Outdoor nighttime performance events (concerts, athletic contests, etc.) have unique lighting needs. Illumination levels vary depending on the nature of the event. This chapter allows adequate lighting for such events while minimizing skyglow, reducing glare and unwanted illumination of surrounding streets and properties, and reducing energy consumption.
Sports lighting can be a challenge to design, particularly if the stadium has to be broadcast-capable. Professional sports require huge amounts of vertical illumination to make the ball visible to the cameras. As a result, in these kinds of artificial lighting installation, light trespass onto adjacent areas is very common. This is acceptable, given the fact that such illumination is temporary and is switched on for only about 3 or 4 hours at a time.
- The main lighting of the facility (spotlighting or floodlighting, etc.) should be turned off no more than 1 hour after the end of the day’s activities or event. A low level lighting system may be installed to facilitate patrons leaving the facility, cleanup, nighttime maintenance, etc.
Where playing fields or other special activity areas are to be illuminated, lighting fixtures shall be specified, mounted, and aimed so that their beams fall within the primary playing area and immediate surroundings, so that as little direct illumination as possible is directed off the site.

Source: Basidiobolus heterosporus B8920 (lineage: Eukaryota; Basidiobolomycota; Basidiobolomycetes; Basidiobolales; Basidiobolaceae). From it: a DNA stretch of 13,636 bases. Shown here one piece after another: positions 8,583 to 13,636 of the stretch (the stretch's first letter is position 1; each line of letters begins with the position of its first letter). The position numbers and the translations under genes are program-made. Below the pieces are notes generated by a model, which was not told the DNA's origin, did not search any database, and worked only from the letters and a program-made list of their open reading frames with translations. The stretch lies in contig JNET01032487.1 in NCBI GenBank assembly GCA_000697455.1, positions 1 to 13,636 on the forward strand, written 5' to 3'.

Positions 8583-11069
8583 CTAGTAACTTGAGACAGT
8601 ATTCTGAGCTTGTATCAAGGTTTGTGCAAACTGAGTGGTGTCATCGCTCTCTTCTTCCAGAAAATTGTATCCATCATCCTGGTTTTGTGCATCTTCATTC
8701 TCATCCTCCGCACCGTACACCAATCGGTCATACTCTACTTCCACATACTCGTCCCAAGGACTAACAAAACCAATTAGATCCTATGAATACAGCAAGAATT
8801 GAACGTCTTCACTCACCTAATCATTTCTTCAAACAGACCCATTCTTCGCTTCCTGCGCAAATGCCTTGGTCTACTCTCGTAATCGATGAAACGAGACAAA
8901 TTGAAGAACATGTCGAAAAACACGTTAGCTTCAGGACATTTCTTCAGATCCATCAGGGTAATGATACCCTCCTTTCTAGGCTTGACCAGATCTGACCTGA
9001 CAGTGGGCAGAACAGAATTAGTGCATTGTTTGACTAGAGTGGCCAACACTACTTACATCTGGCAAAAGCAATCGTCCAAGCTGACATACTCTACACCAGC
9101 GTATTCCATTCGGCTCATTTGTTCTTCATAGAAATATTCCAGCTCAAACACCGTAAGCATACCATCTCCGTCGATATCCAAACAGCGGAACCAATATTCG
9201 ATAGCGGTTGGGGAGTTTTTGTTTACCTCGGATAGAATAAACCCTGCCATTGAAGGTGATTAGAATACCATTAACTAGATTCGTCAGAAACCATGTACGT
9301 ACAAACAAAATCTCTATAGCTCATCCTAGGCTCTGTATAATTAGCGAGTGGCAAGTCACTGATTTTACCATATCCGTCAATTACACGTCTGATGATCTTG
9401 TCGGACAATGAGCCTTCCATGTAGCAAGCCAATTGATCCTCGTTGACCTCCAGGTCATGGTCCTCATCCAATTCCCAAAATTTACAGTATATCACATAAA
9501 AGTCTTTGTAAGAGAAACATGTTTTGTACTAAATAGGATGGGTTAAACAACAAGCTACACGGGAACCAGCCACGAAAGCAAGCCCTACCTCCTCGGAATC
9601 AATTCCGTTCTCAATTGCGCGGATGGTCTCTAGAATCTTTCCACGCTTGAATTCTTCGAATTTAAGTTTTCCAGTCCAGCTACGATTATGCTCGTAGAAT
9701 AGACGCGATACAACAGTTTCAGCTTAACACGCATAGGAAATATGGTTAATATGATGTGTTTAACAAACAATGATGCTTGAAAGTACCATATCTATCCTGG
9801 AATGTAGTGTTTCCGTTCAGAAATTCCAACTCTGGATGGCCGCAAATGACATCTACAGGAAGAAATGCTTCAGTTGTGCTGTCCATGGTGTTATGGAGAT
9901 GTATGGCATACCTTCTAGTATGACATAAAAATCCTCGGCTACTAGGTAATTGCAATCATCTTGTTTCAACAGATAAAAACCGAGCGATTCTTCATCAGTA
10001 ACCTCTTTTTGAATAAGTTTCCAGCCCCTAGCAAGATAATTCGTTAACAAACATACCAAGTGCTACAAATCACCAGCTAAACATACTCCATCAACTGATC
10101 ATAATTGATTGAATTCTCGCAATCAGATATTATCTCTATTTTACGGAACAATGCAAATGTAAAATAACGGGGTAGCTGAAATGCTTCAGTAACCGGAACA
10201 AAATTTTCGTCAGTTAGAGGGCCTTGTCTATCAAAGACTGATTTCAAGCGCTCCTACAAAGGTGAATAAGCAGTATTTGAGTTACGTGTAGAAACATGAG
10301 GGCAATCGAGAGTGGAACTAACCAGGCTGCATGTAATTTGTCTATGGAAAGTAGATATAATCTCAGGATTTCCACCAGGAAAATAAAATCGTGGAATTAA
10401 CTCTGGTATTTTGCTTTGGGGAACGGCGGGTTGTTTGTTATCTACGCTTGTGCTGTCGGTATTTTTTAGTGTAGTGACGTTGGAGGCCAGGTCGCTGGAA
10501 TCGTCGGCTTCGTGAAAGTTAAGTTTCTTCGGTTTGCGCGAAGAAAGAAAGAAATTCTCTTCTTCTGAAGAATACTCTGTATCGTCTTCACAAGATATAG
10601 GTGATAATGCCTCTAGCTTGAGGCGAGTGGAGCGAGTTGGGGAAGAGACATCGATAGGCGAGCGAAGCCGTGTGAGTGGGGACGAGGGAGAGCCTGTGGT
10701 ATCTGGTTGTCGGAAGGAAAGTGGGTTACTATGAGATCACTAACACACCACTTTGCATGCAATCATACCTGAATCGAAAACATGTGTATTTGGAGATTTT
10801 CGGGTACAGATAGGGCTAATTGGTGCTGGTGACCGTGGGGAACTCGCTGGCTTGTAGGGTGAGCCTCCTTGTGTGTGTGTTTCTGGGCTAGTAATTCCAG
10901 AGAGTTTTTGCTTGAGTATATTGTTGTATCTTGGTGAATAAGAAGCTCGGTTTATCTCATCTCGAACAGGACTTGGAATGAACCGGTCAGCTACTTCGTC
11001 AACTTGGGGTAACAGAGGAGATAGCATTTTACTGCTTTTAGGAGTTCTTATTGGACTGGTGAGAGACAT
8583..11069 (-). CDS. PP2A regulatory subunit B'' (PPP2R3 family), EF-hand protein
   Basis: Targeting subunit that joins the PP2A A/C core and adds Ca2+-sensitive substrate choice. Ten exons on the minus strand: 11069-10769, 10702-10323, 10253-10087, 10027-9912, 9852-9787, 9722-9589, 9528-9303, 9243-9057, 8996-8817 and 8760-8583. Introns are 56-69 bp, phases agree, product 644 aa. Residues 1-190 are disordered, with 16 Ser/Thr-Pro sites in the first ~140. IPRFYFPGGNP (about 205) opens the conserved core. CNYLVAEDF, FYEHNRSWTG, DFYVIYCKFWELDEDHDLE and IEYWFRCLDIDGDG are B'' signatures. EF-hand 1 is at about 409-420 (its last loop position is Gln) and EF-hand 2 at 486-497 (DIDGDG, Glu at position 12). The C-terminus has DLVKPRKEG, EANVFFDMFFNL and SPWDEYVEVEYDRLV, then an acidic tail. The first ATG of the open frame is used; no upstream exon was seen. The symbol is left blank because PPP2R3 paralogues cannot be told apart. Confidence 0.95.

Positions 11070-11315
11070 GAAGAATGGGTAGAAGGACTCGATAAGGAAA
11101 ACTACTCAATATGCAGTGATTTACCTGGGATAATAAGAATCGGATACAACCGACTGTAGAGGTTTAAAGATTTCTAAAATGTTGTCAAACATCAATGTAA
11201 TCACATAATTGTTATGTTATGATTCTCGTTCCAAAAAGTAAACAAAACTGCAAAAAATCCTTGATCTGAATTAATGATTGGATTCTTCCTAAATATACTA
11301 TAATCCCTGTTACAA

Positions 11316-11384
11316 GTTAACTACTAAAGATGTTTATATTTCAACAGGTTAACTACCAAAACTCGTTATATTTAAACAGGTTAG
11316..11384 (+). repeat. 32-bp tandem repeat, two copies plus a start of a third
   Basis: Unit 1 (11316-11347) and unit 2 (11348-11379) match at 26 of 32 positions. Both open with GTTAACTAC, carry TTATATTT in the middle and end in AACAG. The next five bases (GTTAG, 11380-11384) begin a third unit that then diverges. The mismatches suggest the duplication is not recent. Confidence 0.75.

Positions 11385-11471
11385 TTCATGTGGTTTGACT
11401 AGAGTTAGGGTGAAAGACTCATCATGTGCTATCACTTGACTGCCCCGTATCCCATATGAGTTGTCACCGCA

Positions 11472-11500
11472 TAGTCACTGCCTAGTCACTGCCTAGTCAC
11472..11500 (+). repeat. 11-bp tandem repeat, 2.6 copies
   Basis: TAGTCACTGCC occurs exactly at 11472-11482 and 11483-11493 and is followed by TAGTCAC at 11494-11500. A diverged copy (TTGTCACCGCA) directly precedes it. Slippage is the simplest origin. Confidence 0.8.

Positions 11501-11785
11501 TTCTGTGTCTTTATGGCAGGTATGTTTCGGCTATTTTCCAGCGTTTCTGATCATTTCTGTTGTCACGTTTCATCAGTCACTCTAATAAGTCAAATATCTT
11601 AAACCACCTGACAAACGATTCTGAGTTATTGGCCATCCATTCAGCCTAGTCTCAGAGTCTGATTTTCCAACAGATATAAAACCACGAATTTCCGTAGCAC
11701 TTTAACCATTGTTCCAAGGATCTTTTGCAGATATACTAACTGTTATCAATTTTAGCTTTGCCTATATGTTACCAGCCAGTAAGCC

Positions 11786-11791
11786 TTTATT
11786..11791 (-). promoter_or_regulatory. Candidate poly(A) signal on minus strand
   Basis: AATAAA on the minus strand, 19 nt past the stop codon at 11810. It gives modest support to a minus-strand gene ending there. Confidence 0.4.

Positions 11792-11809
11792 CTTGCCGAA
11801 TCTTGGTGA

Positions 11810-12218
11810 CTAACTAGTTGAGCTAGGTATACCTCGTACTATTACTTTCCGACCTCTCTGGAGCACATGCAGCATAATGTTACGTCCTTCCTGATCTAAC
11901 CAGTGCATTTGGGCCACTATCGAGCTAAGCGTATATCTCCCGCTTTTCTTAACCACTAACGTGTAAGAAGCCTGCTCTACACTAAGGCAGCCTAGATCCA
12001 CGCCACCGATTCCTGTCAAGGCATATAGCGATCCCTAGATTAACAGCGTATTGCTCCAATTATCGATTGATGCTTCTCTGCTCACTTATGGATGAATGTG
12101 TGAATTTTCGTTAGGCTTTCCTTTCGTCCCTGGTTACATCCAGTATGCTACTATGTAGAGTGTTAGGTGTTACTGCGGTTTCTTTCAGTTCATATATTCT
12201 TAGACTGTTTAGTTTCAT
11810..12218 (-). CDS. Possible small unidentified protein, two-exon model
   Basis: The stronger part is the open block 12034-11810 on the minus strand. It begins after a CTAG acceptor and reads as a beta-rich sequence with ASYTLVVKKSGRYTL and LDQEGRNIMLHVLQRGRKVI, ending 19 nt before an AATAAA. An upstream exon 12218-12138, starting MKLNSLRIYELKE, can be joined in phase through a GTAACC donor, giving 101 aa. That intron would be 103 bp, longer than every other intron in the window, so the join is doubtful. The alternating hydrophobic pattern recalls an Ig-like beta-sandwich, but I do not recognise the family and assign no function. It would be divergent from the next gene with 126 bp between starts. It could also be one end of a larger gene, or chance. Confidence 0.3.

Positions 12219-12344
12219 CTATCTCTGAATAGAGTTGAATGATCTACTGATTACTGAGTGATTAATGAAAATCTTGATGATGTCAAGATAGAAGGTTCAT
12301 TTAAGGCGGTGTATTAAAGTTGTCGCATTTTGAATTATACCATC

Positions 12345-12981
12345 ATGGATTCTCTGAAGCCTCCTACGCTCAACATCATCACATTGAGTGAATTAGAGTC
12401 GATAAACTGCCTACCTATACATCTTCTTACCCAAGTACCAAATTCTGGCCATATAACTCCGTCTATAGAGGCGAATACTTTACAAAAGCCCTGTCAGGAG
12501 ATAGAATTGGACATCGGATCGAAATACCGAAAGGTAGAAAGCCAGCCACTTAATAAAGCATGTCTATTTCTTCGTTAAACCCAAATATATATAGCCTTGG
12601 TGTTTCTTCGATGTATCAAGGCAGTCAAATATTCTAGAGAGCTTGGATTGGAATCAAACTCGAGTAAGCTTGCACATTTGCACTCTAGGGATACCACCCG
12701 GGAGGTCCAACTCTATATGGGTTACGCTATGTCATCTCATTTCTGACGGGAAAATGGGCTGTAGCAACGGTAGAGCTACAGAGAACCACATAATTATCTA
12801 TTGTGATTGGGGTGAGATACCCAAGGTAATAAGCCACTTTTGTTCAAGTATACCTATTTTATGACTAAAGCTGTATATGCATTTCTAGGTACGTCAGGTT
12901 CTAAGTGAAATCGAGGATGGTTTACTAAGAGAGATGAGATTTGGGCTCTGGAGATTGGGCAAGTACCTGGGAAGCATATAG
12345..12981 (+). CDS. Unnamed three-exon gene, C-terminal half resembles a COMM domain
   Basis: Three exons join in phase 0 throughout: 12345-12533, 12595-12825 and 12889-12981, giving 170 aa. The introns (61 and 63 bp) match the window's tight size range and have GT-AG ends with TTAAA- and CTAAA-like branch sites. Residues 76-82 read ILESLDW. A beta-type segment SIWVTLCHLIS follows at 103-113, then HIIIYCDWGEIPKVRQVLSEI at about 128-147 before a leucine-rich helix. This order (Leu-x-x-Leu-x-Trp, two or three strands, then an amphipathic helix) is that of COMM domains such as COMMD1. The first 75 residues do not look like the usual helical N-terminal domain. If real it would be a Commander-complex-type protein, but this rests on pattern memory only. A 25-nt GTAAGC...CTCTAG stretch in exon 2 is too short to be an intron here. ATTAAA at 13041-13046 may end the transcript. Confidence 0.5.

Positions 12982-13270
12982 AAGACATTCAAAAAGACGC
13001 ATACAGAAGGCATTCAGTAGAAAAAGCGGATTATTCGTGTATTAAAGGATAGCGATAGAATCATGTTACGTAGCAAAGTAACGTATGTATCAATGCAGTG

One of the most common types of decorative lighting is the ‘globe’ light. With these lights there is much emphasis on the daytime appearance, as there is for their night-time ability to illuminate a given area.
Often, these light fittings consist of a clear globe with a light source at the centre, but inevitably, in these designs, less than 50 percent of the emitted light will strike the ground. And this is because the pole and fixture holding the globe in place will cover part of the bottom half of the globe. This will not let light from that direction to hit the ground, where it is most needed.
There are a number of instances where the globe lights, used to illuminate paths etc., have been known to cast a shadow underneath the light. This shadow, coupled with the glare from the globe, allows potential muggers and attackers to lurk unseen while their intended victims are illuminated by the same globe. And thus, clearly this type of lighting can have some serious drawbacks.
There is an increasing number of designs coming onto the market, that place a greater proportion of the emitted light on to the ground and less into the sky.
The deep bowl on this type of fitting will refract enough light upwards to light surrounding buildings where it is deemed important to have them illuminated.
There are a plethora of decorative lights based on the ‘globe’ principle, that do not put light directly into the sky. Some globe lights are able to be retro-fitted with an enclosed light source that directs light onto the ground. Similarly, ornamental lighting can now be obtained with a lamp, high in the fitting, that directs all the light downwards. The lamp is enclosed and cannot throw light out above the horizontal. This type of lighting has the advantage of being aesthetically pleasing during the daytime and controls the light well during the night-time.